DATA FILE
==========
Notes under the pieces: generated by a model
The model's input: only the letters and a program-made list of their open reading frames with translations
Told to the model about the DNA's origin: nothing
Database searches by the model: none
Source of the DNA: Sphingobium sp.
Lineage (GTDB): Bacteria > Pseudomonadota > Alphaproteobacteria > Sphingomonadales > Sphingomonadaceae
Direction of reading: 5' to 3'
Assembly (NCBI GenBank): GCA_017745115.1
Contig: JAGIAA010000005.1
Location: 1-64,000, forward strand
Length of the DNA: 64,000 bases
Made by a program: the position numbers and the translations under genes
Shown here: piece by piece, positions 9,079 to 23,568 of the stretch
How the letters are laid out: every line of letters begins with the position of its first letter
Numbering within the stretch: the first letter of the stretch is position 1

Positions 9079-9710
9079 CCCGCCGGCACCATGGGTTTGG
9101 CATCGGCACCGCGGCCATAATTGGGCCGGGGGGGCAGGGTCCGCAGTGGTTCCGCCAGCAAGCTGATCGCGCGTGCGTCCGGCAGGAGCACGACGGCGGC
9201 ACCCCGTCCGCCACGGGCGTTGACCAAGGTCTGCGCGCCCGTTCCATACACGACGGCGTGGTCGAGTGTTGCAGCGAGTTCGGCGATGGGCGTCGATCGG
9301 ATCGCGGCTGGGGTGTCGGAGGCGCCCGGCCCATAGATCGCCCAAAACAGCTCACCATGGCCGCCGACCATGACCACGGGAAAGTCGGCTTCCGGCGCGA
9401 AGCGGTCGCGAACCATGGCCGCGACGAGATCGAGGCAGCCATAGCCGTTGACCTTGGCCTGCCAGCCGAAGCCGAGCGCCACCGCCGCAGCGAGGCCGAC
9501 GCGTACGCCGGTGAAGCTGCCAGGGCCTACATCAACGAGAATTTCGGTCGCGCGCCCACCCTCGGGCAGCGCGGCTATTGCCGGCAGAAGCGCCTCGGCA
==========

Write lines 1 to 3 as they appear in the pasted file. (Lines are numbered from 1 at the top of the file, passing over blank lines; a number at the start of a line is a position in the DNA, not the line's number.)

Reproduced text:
Notes under the pieces: generated by a model
The model's input: only the letters and a program-made list of their open reading frames with translations
Told to the model about the DNA's origin: nothing